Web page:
You know that feeling when you commit to taking on a project yourself—then discover just how inexperienced and busy you are to actually complete that project?
I recently experienced that feeling when my wife and I decided it was time for a new living room coffee table.
"Don't worry... I can build one for us" still echoes in my head.
I looked up different types of wood, different plans, different DIY websites for inspiration (and a clue how in the world I was going to build a table), etc. After a couple months of research and night terrors, I told my wife that maybe I couldn't build a coffee table and that we should just look into buying one.
The same example can be used when companies plan on creating their own sales-enablement app in-house.
Why Create an App In-House?
Understandably, companies try to take advantage of in-house expertise or resources, so they can avoid using a third-party developer or purchasing an additional software service to address their app needs.
Sometimes, a team member builds a simple iOS game app that is even in the App Store. That can be considered app development expertise in-house, so why not take advantage of the resource you already have?
Should you buy or build an app for your field sales and service teams? That's a crucial question many companies struggle to answer.
There are benefits for going the DIY sale-enablement app route:
- You work with your own team of employee developers tailoring your sales app to your specific sales process.
- You choose all the sales app's appearance, features, and functionality.
- You avoid Apple's sometimes lengthy approval process for submitting to the App Store.
At the same time, there are disadvantages you could be encountering with your DIY sales-enablement app project.
These disadvantages may even hinder your app's launch and effectiveness for your reps in the field.
Why Reconsider Creating Your App In-House?
In a recent article, a medical equipment company's head of systems support gave this gem of a quote after launching her company's in-house app.
"I learned to use it by bashing my head through it," she said. "I haven't had any training whatsoever. It may be clunky a bit and have done better at certain things, but it worked for us."
Umm... That is not something I would want to tell my CEO.
"Look, boss... This app is clunky, I have a headache from bashing my head through it, and it could perform certain functions a lot better."
If you're going to invest in a sales-enablement app for your field reps to increase productivity, drive sales, and enhance your customer's buying experience, it makes sense to get your field reps involved in the project early.
Time to Get the White Flag
When you start to experience any of these scenarios when building your in-house sales-enablement app, it may be time to let an outside development group take over.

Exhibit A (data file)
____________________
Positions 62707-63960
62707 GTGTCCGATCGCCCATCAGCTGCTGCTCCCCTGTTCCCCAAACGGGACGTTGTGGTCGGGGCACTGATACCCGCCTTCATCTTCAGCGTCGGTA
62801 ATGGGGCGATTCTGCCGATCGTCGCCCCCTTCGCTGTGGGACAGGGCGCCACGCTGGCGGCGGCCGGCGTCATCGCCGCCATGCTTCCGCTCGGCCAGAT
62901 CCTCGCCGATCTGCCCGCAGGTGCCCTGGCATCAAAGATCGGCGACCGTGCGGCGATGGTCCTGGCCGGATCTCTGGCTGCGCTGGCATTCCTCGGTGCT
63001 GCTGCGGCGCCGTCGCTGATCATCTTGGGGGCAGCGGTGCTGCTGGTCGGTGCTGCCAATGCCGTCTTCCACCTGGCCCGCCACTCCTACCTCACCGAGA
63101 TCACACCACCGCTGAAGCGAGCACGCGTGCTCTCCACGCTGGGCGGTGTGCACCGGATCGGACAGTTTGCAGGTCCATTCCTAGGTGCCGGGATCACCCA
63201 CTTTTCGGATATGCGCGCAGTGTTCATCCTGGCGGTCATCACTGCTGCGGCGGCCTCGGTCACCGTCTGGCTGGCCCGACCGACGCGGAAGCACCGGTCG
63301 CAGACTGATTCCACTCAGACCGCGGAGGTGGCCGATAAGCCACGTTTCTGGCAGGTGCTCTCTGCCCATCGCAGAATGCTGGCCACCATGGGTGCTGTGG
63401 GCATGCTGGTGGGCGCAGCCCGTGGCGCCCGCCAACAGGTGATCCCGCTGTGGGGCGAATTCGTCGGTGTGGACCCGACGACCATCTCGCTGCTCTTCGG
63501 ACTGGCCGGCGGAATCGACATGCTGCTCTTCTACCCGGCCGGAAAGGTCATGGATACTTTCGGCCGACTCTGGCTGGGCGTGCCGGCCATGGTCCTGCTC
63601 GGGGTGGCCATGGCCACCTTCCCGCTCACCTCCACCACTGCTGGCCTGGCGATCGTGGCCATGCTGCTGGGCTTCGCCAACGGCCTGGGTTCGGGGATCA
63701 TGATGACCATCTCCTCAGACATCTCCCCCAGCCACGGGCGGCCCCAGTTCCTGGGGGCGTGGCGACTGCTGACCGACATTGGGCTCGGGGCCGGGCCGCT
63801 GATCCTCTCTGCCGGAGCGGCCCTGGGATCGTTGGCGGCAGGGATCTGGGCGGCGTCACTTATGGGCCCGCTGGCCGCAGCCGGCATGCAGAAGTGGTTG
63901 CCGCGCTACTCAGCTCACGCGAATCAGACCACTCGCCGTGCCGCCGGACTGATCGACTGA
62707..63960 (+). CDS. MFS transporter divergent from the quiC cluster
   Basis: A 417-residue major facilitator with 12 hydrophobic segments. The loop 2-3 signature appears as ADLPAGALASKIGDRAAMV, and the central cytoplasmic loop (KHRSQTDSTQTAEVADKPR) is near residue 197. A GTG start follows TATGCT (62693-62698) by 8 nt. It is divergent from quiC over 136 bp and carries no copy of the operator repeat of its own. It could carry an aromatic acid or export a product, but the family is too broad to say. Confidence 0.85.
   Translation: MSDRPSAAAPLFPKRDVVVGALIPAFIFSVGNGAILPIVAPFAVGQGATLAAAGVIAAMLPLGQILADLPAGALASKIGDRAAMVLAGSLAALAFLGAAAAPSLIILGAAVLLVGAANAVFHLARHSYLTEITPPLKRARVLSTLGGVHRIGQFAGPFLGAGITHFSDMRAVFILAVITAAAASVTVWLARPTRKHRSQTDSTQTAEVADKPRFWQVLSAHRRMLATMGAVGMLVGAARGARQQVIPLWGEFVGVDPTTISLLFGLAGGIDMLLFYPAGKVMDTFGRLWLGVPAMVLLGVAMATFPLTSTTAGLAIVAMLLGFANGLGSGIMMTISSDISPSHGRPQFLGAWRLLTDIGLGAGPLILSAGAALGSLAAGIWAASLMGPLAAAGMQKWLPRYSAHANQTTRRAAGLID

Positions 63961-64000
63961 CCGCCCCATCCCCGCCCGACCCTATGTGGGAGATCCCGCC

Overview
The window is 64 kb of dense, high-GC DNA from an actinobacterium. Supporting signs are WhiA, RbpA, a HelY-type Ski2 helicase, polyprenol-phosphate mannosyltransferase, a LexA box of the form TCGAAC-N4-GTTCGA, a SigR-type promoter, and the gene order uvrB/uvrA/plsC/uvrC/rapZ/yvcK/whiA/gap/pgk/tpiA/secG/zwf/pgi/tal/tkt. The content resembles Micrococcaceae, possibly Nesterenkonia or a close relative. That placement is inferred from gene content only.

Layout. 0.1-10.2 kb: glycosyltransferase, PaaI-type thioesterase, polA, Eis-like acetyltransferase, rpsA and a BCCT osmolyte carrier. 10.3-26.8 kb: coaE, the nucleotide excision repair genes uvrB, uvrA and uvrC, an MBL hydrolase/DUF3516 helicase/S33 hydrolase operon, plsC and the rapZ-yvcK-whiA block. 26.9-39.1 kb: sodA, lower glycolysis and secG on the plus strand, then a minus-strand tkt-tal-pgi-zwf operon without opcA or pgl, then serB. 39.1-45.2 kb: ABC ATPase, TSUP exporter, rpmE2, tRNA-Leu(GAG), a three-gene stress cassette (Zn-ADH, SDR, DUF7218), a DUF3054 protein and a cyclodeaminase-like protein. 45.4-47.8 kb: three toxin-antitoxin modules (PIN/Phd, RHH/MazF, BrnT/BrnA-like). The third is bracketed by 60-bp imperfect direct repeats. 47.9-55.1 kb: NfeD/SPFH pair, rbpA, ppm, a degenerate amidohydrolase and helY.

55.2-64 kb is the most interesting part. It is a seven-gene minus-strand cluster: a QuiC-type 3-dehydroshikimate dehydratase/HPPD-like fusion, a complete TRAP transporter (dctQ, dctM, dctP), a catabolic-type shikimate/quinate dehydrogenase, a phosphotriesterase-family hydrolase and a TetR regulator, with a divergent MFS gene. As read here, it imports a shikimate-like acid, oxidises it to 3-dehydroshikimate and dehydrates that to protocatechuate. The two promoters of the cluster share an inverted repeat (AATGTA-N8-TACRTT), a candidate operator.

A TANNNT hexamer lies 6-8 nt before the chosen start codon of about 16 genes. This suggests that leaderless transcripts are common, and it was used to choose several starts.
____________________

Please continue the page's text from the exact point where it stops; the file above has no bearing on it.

1. Your in-house app project is becoming unmanageable
A lot of your company's departments will want to have input for an app project. Sales, marketing, IT, product development and customer service all have a stake in the app.
With multiple stakeholders, you can struggle to get the app "perfect" to everyone's liking or get the necessary feedback from all parties in a timely fashion. That can add time and cost that might derail an in-house sales-enablement app project.
2. Your in-house app project is taking time away from your real job
You were hired to tackle specific responsibilities for your company. Developing or coding is not in your job description.
How about managing a software development project?
I've heard companies say it took them nine months to design, develop, test, and launch their DIY sales app. Then tack on another three to six months for piloting and getting the bugs out. Once it's deployed, you still have to maintain it with new features, new products, and the changes your sales reps ask for.
Each of these phases needs to be managed with input from the business. Who is that in your company?
3. You can't consider alternatives because too much money has already been spent
Depending on the bells and whistles you plan for your app, you could be looking at a $25,000-$300,000 budget just to get the app into your reps' hands.
With that much cash invested, you may think it makes sense to keep pushing forward until you the app is completed.
You have to consider the reason for the project in the first place. Whether that reason is increasing revenue, reducing marketing spend, or increasing time productivity for the sales team, the sooner you launch the sales tool, the sooner you realize the benefits.
Traditional economics tell us that businesses should not let sunk costs influence their decisions. If you would not start the project knowing what you know now, it might be time to re-evaluate the merits.
Decision Time: Buy or Build?
In the end, it's really up to you.
You know the benefits of controlling your own in-house sales-enablement app project. But unless your company has a significant budget, people, and time to throw at launching and maintaining an in-house app, it might be time to outsource to the experts.
Take the first step (it's free).
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